Can I add my boyfriend or girlfriend to my health insurance?

Fewer and fewer people are getting married each year, simply deciding to skip the ceremony and cohabitate instead.  For millions of Americans, this brings the question as to whether this life partner can be added to their insurance.

With marriage equality evolving over the past decades, so has health insurance, with many companies offering coverage for a domestic partner and dependents of a domestic partner.

What is a domestic partnership?

A domestic partnership is when two people live their lives together and share a domestic life as if their were married, but they are not married or joined by a civil union. 

A domestic partnership is very similar to a marriage and provides some of the legal benefits that married couples enjoy and in some states a domestic partnership is also know as a civil union.

Some of the benefits of a domestic partnership include the ability to add you partner to you health insurance,  legal rights to raise children or adopt them, housing rights, tax rights, and may be eligible for sick leave and bereavement.  Other benefits include visitation rights in hospitals and inheritance rights. 

Domestic partnerships are not recognized in all states.  Even still, some employers have taken it upon themselves to extend their group benefits to the significant other of the employee.  If your employer does offer these benefits, you will most likely need to sign an affidavit confirming that you meet the requirements, after which the added person would have all of the same benefits a married spouse would have. 

There are no federal laws that require employers to include domestic partners in their benefits plan.

Who qualifies as a domestic partner?

Because a domestic partnership is defined by the state in which you life, requirements can vary.  That said, typically, it requires pretty much what a marriage does.  You can’t be related, you need to be over 18, and you need to have been in a close & committed personal relationship for around 6 months.  

Insurance company requirements, if your state does not recognize domestic partnerships, can vary also as each company defines who qualifies as a ‘domestic partner’ in their own way.

Can I add my boyfriend or girlfriend?

Probably not.  Among the qualifications for ‘domestic partnership’ is that you have been living together for 6+ months & intend to do so indefinitely and that you share financial responsibility for living expenses.

Boyfriends and girlfriends do not typically meet these requirements and would not be eligible to obtain coverage.

Can I add my fiance?

Maybe.  If you are living apart before you are married, then probably not.  But, if you are already in what could be defined as an established domestic partnership, then you may be able to qualify on those ground.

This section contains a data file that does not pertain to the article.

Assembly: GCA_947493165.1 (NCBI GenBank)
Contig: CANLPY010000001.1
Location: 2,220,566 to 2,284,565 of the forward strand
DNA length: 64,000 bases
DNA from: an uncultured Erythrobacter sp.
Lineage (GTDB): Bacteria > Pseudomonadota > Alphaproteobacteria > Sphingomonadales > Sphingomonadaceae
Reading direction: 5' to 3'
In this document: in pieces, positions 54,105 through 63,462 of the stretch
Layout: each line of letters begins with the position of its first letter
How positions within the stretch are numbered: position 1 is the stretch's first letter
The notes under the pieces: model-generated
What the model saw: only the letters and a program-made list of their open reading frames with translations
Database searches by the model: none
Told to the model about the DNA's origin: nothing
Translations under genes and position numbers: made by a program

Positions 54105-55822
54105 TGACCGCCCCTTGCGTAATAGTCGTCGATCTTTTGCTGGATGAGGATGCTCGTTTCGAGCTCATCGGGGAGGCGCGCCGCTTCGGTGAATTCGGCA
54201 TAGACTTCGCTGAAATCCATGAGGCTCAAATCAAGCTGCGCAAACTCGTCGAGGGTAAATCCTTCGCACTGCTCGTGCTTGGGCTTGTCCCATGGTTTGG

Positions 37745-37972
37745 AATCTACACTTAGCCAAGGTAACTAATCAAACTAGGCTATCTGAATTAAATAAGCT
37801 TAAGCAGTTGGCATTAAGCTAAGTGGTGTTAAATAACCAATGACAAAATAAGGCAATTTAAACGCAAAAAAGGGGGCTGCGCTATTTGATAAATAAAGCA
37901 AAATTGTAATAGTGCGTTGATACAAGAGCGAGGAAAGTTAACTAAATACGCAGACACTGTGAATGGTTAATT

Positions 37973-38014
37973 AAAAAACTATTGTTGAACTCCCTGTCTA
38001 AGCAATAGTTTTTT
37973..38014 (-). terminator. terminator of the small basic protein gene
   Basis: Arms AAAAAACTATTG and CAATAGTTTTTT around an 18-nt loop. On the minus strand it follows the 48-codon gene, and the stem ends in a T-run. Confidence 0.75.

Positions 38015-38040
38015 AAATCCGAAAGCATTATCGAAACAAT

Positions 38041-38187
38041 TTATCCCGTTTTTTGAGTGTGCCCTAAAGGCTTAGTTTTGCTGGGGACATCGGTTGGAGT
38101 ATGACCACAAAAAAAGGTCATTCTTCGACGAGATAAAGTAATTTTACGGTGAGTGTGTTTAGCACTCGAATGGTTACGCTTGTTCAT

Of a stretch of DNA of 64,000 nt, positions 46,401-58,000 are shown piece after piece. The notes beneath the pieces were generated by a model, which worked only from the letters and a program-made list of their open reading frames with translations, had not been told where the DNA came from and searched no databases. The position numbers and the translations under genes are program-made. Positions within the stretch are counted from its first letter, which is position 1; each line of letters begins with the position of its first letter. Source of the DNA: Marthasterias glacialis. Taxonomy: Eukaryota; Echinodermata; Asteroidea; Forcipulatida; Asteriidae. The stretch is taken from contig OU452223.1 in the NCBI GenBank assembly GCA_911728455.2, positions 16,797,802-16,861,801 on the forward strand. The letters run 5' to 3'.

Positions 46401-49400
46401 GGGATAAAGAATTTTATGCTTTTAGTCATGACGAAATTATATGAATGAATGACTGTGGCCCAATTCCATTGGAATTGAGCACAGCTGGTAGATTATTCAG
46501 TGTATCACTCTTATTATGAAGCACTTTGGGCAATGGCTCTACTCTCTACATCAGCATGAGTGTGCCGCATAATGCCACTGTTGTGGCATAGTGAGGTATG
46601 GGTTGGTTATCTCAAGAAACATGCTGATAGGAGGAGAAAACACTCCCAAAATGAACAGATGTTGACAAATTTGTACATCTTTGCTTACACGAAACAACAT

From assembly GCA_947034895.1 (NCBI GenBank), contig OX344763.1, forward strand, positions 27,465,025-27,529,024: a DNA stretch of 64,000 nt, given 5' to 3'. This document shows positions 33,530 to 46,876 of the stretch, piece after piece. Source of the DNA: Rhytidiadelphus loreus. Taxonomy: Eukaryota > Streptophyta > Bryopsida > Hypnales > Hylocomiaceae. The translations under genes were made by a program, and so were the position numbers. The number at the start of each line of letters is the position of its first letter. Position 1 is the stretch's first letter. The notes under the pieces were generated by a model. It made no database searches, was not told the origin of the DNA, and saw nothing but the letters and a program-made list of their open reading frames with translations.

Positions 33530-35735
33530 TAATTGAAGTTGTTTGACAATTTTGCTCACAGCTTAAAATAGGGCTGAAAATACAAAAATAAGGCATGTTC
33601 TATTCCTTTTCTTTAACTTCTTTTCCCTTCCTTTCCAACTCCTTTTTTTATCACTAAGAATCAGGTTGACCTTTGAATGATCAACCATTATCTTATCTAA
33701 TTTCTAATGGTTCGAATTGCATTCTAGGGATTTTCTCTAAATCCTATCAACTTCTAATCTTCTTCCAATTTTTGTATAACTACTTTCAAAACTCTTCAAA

Are the children of my domestic partner covered?

Yes.  Children of an eligible domestic partner are covered under health insurance plans.

What states recognize domestic partnerships?

According to the NCSL, California, D.C., Maine, Nevada, Oregano, Washington state, and Wisconsin recognize domestic partnership.

New Jersey, Vermont, Hawaii, Colorado, and Illinois allow civil union (this provides the same benefits as a domestic partnership for insurance purposes).

Are there any protections for people in domestic partnerships?

A domestic partnerships are not federally recognized, so it falls on the individual states.  Some states allow hospital visitation and medical decision making benefits, others do not.  Some states require that one of the individuals be over age 62.

What is allowed and not allowed varies greatly based on where you live and you need to check your local laws to understand your rights fully.

Because domestic partners are not recognized federally, Medicare, Medicaid, and the IRS do not offer any benefits.  This means that premiums paid for the domestic partner are considered income for tax purposes.  This means that the employee will have to pay income and FICA taxes on those premiums every pay check.

Takeaways

If your state recognizes domestic partnerships, or if your job-based insurance is offered to domestic partners regardless of state, then you may have the ability to add this person to your insurance plan.  There will be specific requirements that you both need to meet, and the premiums will be taxes like ordinary income.

But, your significant other and other dependents will have health coverage.

For help determining if this is the best route for you, give us a call so we can talk.

Aaron

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